Automatic re-enrolment – Update

19 Sep 2016 Una McKernan    Last updated: 20 Sep 2016

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Since 2012 employers have been trying to get to grips with auto enrolment and now, just when many larger employers who first auto enrolled might feel they’re comfortable with the process, along comes automatic re-enrolment.

Automatic re-enrolment occurs every three years and is similar to the duties that an employer carries out on its staging date. An employer must assess its staff, issue communications and enrol all eligible jobholders into a qualifying workplace pension scheme. 

This guidance from our partners at Moore Stephens aims to provide you with important information to help guide you through what is a complex process.

And if you haven’t reached your staging date and need some help on automatic enrolment for the first time, email [email protected].

What is automatic re-enrolment?

Automatic re-enrolment occurs every three years and is similar to the duties that an employer carries out on its staging date. An employer must assess its staff, issue communications and enrol all eligible jobholders into a qualifying workplace pension scheme.

Re-enrolment forms an important part of the government’s auto enrolment legislation and employers must prove that they have complied by re-declaring their compliance with The Pensions Regulator. Failure to do so can result in fines of up to £10,000 per day.

Aside from being a regulatory obligation, re-enrolment should be viewed as an opportunity for your business to review your entire workplace pension arrangements and evaluate whether your processes still remain a good fit for the business.
 

Who has to be re-enrolled?

To determine if you’ve any eligible jobholders to re-enrol, you’ll need to carry out an assessment of any employees who:

  • opted out of your automatic enrolment pension scheme;
  • stopped paying pension contributions after the opt-out period ended; or
  • reduced their pension contributions to below the minimum level set by the government, more than twelve months before your re-enrolment date.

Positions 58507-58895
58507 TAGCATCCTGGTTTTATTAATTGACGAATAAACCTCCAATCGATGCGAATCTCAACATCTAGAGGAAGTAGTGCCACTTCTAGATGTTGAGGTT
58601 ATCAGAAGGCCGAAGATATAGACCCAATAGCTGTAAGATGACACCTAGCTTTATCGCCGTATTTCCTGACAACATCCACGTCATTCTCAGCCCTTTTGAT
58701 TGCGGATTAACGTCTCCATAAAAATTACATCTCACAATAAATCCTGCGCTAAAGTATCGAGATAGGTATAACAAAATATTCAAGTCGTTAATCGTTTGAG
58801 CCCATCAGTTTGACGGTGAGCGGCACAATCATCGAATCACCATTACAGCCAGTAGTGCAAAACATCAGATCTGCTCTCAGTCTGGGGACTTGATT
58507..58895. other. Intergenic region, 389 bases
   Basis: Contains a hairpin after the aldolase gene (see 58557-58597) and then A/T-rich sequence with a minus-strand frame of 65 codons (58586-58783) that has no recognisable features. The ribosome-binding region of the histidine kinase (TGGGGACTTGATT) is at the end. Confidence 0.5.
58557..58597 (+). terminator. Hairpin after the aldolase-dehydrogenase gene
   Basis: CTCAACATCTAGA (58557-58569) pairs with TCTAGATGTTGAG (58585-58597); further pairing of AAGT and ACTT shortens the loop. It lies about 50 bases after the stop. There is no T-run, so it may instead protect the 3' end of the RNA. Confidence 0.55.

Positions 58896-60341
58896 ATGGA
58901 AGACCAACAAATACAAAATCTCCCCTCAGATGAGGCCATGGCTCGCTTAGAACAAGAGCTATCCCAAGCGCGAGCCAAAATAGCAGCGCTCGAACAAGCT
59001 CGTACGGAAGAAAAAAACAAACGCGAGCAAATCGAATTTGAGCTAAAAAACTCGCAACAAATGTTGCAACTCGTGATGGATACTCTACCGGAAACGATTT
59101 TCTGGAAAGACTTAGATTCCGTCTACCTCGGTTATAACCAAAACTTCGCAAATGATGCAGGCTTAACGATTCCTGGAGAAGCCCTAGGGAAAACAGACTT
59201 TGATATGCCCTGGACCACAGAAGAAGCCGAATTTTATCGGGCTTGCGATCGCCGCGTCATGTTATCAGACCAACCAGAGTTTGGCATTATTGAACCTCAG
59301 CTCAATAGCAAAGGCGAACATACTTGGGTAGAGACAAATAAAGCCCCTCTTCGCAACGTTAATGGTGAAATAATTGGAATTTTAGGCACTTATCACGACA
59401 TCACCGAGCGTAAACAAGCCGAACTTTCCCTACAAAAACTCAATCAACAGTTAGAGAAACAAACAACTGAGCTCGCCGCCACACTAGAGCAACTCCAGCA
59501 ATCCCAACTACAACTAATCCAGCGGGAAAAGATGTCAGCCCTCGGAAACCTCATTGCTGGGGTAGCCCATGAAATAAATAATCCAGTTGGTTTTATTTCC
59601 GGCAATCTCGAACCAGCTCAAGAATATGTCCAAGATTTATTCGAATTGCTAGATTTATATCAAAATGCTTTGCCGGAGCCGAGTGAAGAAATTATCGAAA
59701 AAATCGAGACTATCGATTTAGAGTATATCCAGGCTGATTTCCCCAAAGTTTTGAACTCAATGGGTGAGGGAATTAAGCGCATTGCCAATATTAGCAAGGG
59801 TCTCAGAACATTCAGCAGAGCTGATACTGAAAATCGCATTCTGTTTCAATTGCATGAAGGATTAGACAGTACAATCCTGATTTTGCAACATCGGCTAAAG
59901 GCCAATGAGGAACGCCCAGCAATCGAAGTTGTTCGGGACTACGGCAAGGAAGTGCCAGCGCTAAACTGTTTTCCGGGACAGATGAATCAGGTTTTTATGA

Although not a requirement, you also have the option to re-enrol eligible jobholders who left the scheme or reduced their contributions within the 12-month period ending on your re-enrolment date. You may not need to re-enrol all of these employees though – there are certain requirements and some exceptions.
 

When do you re-enrol them?

You’ll have to choose one specific date within a six month window. This window centres around the three year anniversary of your automatic enrolment staging date.

For example, if your staging date took place on 1st April 2013 you would have the option to select a re-enrolment date between 1st January 2016 and 30th June 2016. It is important to note that the re-enrolment window centres around your staging date, not your postponement date.

You can select any date during this window, but it is recommended that you select a date that aligns with pay reference periods.
 

Planning and preparation

As with auto enrolment, the key to having a smooth and hassle free re-enrolment is planning and preparation.

There are some key things to consider when approaching your company’s re-enrolment strategy:

  • It is important that you ensure that your payroll and software systems are up to the challenge of re-enrolment. Many may not be, so it is important that employers talk to their providers about it;
  • Any inconsistent or incorrect data that was used in the auto enrolment process has the opportunity to become further entrenched in the process when the re-enrolment process begins. As this could lead to non-compliance issues, it is vital that you ensure your data is as up-to-date and factually correct as it can possibly be;
  • You must consider what’s payable in the whole pay period (PRP), irrespective of whether the automatic re-enrolment date falls part way through a PRP. It’s just one date per employer, so if you operate more than one PAYE payroll, think about a date that best aligns to all the payrolls you operate;
  • Consider any upcoming business priorities that you want re-enrolment to coincide with (or any you don’t);
  • Remember your next automatic re-enrolment window will open in another three years whatever date you choose this time, you’ll use that date as the centre of your automatic re-enrolment window next time.
  • Beware: unlike your original automatic enrolment sign-up, you can’t use postponement for re-enrolment.
     

Conclusion

It doesn’t take much to put you in danger of having to face serious consequences in terms of fines or reputational risk. Imagine an employer with a workforce of 200: that’s 6,000 assessments over 2.5 years and if only 1% of records contain errors you could have 60 incorrect assessments. Our experience is that putting errors right, which you must do, can be time consuming – understanding what needs to be done and keeping everything right from a regulatory perspective takes a bit of working out.

For further information on what you need to do in regard to automatic re-enrolment or to arrange an audit of your auto enrolment processes, contact Moore Stephens to discuss your options.

by Una McKernan

Deputy Chief Executive

[email protected]

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